Belyea, Marlou. "The New England Female Moral Reform Society, 1835-1850:
Put Down the
Libertine, Reclaim the Wanderer, Restore the Outcast.'" Typescript. 1976.
Dubois, Ellen. "Women's Rights and Abolition: The Nature of the Connection."
Reconsidered: New Perspectives on the Abolitionists, ed. Lewis Perry
and Michael Fellman,
238-51. Baton Rouge: Louisiana State University Press, 1979.
This brief paper is the only institutional study of the NEFMRS available.
Especially helpful are the
tables listing biographical data and affiliations of
Berg, Barbara J. The Remembered Gate: Origins of American Feminism: The
Woman and the City,
1800-1860. New York: Oxford University Press, 1978.
This work and those of Carroll Smith-Rosenberg were the first to put
female moral reform in New
York on the map of U.S. women's history. Though her
command of NYFMRS /AFMRS discourse
is unmatched, Berg stresses overmuch the radical,
feminist potentialities of the movement.
Boylan, Anne M. "Timid Girls, Venerable Widows and Dignified Matrons: Life Cycle
Organized Women in New York and Boston, 1797-1840." American Quarterly
38 (Winter 1986):
In this pair of articles, Boylan identifies the socio-economic parameters of the
urban leadership of
moral reform in comparison with other women's organizations. She
finds that moral reform
encompassed both young, unmarried and older women, and they came,
not from the mercantile
elite, but the emerging middle class.
________. "Women in Groups: An Analysis of Women's Benevolent Organizations
in New York and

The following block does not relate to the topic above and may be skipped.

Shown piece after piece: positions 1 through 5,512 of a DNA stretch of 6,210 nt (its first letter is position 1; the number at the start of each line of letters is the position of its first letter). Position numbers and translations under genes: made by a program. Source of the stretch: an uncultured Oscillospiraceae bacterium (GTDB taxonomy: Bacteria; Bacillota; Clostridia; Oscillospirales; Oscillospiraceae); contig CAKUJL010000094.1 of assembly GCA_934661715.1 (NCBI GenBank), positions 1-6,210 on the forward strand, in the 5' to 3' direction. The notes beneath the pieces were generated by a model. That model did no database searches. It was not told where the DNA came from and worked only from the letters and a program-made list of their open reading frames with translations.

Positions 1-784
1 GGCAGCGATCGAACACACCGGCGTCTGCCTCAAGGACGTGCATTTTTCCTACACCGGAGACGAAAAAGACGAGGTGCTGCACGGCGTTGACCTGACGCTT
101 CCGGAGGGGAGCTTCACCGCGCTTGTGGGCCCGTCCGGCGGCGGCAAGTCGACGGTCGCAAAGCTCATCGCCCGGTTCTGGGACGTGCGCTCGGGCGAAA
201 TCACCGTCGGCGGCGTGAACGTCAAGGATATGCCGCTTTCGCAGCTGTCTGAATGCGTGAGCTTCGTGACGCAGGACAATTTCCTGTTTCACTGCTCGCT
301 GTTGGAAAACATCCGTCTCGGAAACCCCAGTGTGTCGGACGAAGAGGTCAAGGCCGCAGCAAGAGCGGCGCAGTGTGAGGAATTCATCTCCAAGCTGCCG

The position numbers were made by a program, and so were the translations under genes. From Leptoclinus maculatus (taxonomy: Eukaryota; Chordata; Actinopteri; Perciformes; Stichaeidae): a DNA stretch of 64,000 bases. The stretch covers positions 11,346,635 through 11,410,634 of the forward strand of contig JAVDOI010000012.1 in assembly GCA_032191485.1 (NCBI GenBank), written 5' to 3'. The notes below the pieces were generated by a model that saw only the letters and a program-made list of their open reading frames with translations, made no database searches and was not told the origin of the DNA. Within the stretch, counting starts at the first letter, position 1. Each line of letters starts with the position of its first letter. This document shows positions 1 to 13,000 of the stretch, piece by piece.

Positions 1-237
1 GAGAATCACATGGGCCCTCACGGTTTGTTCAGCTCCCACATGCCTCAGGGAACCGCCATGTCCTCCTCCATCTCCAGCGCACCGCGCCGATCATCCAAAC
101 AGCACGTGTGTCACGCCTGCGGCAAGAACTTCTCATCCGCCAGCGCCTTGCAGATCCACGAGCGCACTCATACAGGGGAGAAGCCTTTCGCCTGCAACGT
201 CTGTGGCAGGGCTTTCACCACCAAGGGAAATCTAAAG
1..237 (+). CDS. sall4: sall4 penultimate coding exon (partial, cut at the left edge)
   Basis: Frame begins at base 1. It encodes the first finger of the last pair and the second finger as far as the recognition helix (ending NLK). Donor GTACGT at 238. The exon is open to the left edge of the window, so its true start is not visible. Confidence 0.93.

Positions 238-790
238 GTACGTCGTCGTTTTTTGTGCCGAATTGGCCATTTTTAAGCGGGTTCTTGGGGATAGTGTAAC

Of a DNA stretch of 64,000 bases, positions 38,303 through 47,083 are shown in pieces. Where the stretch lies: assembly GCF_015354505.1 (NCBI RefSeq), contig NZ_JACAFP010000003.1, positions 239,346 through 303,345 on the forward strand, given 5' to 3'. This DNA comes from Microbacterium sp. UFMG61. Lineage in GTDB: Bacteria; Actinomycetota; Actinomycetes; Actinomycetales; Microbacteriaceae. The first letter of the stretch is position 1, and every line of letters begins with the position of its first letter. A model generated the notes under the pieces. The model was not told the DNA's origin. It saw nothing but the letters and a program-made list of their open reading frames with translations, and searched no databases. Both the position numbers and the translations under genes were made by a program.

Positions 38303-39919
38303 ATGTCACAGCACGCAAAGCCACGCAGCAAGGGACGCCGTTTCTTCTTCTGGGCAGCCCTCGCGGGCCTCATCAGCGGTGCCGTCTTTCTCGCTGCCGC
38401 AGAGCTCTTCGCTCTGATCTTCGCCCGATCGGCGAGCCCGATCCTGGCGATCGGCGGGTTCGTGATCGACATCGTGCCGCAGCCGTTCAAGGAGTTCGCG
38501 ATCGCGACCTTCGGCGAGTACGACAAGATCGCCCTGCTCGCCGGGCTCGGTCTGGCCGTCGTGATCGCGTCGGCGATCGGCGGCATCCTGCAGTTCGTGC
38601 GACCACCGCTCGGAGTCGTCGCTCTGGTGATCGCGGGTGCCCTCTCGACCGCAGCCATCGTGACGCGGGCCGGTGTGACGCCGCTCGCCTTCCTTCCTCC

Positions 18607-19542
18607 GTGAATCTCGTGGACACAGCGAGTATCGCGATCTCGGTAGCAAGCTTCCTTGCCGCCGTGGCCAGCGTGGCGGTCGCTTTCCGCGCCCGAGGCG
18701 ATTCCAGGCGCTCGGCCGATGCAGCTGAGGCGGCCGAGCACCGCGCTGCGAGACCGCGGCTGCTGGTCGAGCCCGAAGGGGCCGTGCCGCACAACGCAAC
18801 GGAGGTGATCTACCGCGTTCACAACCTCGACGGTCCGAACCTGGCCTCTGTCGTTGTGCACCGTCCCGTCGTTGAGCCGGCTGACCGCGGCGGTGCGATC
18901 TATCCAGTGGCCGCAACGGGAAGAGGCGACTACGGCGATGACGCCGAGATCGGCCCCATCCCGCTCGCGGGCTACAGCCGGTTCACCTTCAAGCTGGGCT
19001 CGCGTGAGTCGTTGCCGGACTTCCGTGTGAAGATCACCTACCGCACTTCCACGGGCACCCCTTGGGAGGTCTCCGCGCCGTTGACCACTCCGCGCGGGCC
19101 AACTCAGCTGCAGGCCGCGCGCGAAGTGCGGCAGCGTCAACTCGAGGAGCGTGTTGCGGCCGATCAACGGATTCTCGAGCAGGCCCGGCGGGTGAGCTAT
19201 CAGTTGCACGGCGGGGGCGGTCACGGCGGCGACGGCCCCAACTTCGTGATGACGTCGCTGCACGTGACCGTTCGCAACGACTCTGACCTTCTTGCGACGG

Boston, 1797-1840." Journal of American History 71
(December 1984): 497-523.
Dubois argues that the nascent women's rights movement found a more congenial affiliation
with abolitionism than moral reform, although women in both movements clung to notions
of gender difference.
Ginzberg, Lori D. Women and the Work of Benevolence: Morality, Politics,
Class in the
Nineteenth-Century United States. New Haven: Yale University Press,
In this study of the intersection of ideology and activism of middle class
reformers, Ginzberg finds that the doctrines of true womanhood could both
and subvert women's activism.
Hansen, Debra Gold. Strained Sisterhood: Gender and Class in the
Boston Female Anti-Slavery
Society. Amherst: University of Massachusetts Press, 1993.
This analysis of the class and ideological divisions among Boston
throws important light on the BFMRS/NEFMRS leadership, since there was considerable
overlap of personnel between the latter and the lower class, evangelical wing of the former.
For a similar analysis of New York female abolitionists in a useful collection, see the Amy
Swerdlow article below.
Hewitt, Nancy A. Women's Activism and Social Change: Rochester, New York,
Cornell University Press, 1984.
This seminal work identifies three groups of activist women in antebellum Rochester.
Moral reformers were an important element of the middle, "perfectionist," group.
Thus Hewitt calls into question Berg and Smith-Rosenberg's interpretations stressing the
feminist content of moral reform.
Hill, Marilyn Wood. Their Sisters Keepers: Prostitution in New York City,
University of California Press, 1993.
This is one of several works which view moral reform in terms of
its contribution to developing
legal, public policy, and law enforcement
approaches to urban prostitution.
Hobson, Barbara Meil. Uneasy Virtue: The Politics of Prostitution and the
American Reform Tradition.
New York: Basic Books, Inc., 1987; Chicago: University
of Chicago Press, 1990.
In the same category as Hill's book above, the early pages of this work focus on
the NEFMRS. Particularly helpful is Hobson's reading of moral reform discourse. "True
womanhood" ideology, which saw women only as victims, blinded moral reformers to the
possibility of prostitution as a rational choice for young women.
Morantz, Regina. "Making Women Modern: Middle Class Women and Health Reform in 19th
America." Journal of Social History 10 (June 1977): 490-508.
Though she does not mention moral reform societies, Morantz explains the appeal of health